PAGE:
A one-time pad is known to be theoritcally secure, nothing can break it. However, if the key is reused, the one time pad becomes theoritically breakable.

But even RSA is theorically breakable yet it's widely used because it's practically secure. So, is a One-Time pad with a sufficiently long looping key practically secure?

If it's secure, how long does the key need to be in order for it to become practically unbreakable on a modern PC?

If it's insecure, why? how does one break it?

An example of a looping OTP Key:


  • 4
    Your "looping one-time-pad" is known as Vigenère cipher. Many-time-pads are very weak, you can recover a lot with merely two repetitions and nearly everything with three. May 12, 2014 at 14:41

4 Answers 4


The one-time pad is trivially breakable if the key is reused in any way.

C1 xor C2 results in P1 xor P2 where C1 and C2 are the two pieces of ciphertext encrypted with the same key and P1 and P2 are the corresponding plaintext.

You can then recover the plaintext with the following method. You take a common word or phrase that may appear in the plaintext (such as " the ") and xor that against the result of P1 xor P2. If one of the plaintexts had the text of the crib (" the " in our example), then the result of the xor is what the other plaintext had in that position. If neither plaintext contains the text of the crib, it is very likely that the result of the xor is just gibberish.

You simply continue this technique until you recover enough of the plaintext to guess the rest from the context. This attack is known as crib dragging.

  • Is this practical with a long key? Say, 1KB / 1MB. May 11, 2014 at 14:29
  • 1
    @HelloWorld Yes.
    – user10211
    May 11, 2014 at 14:32
  • Thank you. I will look deep into this. What if the key size is unknown to the attacker? May 11, 2014 at 15:10
  • if the key is reused enough times the attacker would be able to find the key size anyway, without too much difficulty.
    – pacifist
    May 12, 2014 at 4:01
  • The key length is the same or bigger than the plaintext length. So practical... If you think that managing this size of keys is practical then fine, but you have other options that are less a pain in the ass. May 12, 2014 at 10:57

A "repeating OTP" is not only theoretically breakable, it's trivially breakable, breaking it is the homework assignment of the first lesson of a collage cryptography course.

The only reason OTP is unbreakable is that the key isn't reused, XOR encryption with a repeating key is highly vulnerable to just about any cryptanalysis tool in existence, if you know anything about the encrypted data you can get a lot of useful plain text even with just two repetitions - and with any real-world amount of data it's practically guaranteed all the data and the key are easily recoverable.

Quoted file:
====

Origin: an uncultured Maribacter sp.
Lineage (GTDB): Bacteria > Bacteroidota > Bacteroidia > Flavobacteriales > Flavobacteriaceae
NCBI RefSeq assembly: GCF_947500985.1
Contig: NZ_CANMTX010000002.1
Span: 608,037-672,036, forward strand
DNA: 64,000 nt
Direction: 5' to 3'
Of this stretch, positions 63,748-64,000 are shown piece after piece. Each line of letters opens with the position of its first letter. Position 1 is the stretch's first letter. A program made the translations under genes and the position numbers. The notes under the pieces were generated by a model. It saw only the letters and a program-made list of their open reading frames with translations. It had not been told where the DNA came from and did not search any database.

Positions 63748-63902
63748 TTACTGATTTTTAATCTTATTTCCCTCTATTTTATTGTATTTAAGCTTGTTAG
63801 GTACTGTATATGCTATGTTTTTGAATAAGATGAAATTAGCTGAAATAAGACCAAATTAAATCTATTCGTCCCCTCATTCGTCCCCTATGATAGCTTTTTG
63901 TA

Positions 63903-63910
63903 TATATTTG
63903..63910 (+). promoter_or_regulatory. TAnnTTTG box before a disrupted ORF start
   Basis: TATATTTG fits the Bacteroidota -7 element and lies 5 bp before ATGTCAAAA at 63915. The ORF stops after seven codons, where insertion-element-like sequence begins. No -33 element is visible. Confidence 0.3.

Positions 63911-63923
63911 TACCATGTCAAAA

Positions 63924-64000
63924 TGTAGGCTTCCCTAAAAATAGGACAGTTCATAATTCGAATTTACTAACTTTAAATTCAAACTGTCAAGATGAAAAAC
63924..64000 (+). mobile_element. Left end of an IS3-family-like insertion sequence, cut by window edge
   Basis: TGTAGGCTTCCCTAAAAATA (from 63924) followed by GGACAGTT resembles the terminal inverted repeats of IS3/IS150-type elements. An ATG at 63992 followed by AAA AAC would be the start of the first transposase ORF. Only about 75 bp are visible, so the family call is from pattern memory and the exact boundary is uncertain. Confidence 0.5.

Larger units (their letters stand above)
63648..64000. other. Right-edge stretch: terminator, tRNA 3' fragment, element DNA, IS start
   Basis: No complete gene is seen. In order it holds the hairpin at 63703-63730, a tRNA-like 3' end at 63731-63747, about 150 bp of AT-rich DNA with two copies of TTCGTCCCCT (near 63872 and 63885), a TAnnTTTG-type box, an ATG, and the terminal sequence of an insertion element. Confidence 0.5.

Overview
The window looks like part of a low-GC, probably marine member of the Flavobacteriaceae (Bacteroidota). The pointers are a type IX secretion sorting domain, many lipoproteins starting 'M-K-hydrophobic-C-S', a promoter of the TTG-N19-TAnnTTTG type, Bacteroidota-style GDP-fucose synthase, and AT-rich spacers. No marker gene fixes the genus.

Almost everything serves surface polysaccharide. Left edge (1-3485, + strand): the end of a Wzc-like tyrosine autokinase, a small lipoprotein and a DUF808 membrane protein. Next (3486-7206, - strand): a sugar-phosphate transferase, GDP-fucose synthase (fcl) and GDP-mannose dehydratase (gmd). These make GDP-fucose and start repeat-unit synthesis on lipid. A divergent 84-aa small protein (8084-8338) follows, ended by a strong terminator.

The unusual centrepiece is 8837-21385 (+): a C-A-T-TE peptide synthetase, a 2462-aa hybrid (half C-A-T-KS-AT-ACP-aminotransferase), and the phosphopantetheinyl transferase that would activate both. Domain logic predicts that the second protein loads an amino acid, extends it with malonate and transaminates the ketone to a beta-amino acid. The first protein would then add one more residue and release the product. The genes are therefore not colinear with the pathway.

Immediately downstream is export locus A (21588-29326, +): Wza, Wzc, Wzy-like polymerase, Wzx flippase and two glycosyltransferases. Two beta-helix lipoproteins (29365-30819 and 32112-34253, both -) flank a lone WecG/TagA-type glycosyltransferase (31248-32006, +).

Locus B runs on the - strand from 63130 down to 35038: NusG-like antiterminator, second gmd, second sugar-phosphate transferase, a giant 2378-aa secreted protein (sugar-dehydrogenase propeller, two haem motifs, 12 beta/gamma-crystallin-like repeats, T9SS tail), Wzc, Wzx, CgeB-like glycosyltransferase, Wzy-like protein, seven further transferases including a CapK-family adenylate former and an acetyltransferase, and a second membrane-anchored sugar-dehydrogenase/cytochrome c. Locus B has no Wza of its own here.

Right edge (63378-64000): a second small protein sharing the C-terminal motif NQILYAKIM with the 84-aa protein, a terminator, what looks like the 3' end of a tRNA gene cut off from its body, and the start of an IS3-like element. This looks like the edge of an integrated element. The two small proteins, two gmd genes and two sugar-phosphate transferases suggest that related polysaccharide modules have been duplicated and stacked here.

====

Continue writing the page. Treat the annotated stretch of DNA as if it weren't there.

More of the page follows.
OTP is actually a bad trade off - it improves "unbreakability" (a area other system such as RSA and AES are very good at) in exchange for very complicated key management (an area where there are practically no usable solution in existence that can support the massive keys required for OTP) - so - OTP improves something we are already very very good at the cost of requiring something that doesn't exist.

  • 1
    If the parties to the communication will be in a position to securely exchange sufficient quantities of key material at some time before they need to exchange secrets over an insecure channel, some forms of OTP can be decoded without electronics. For example, pair the pixels on a sheet of paper and have both the encoded message and a decoding transparency print either the upper or lower pair of each pair black. Correctly overlay the transparency on the paper and the message will be readable, but the paper or transparency alone would simply have a random pattern of upper and lower dots.
    – supercat
    Jul 28, 2014 at 15:25
  • Using computers for cryptography may be more convenient, but it may be difficult to guarantee there are no side-channel attacks (e.g. adversaries with electromagnetic snooping equipment). For cases where unusual forms of OTP are sufficient, they may have some advantages in that regard: a key that never exists in electronic form cannot be intercepted electronically.
    – supercat
    Jul 28, 2014 at 15:28

It is trivial to find out the length of the looping key using statistical methods such as by counting the index of coincidence of the ciphertext messages. Once the length of the looping key is obtained, an attacker can simply xor a string of ciphertext with another string shifted the length of the key and the resultant xor is essentially plaintext xored with plaintext. The English language has enough redundancy for an attacker to algorithmicaly determine the plaintext of the two messages from this point.

This attack is viable for any looping key whose length is known. Increasing the size of the loop does not prevent an attacker from finding out its length, so it is fundamentally insecure to use looping keys.

You may look up Index of Coincidence to get a grasp of how the length of the looping key can be determined.


A one time pad, if used multiple times by repetition or "looping", is no longer a one time pad. It becomes a very weak encryption scheme with a long key.

If you insist on looping long data key structures, try looping two or more, each of different big prime number length, each incrementing in parallel. That would be slightly less trivial to crack.

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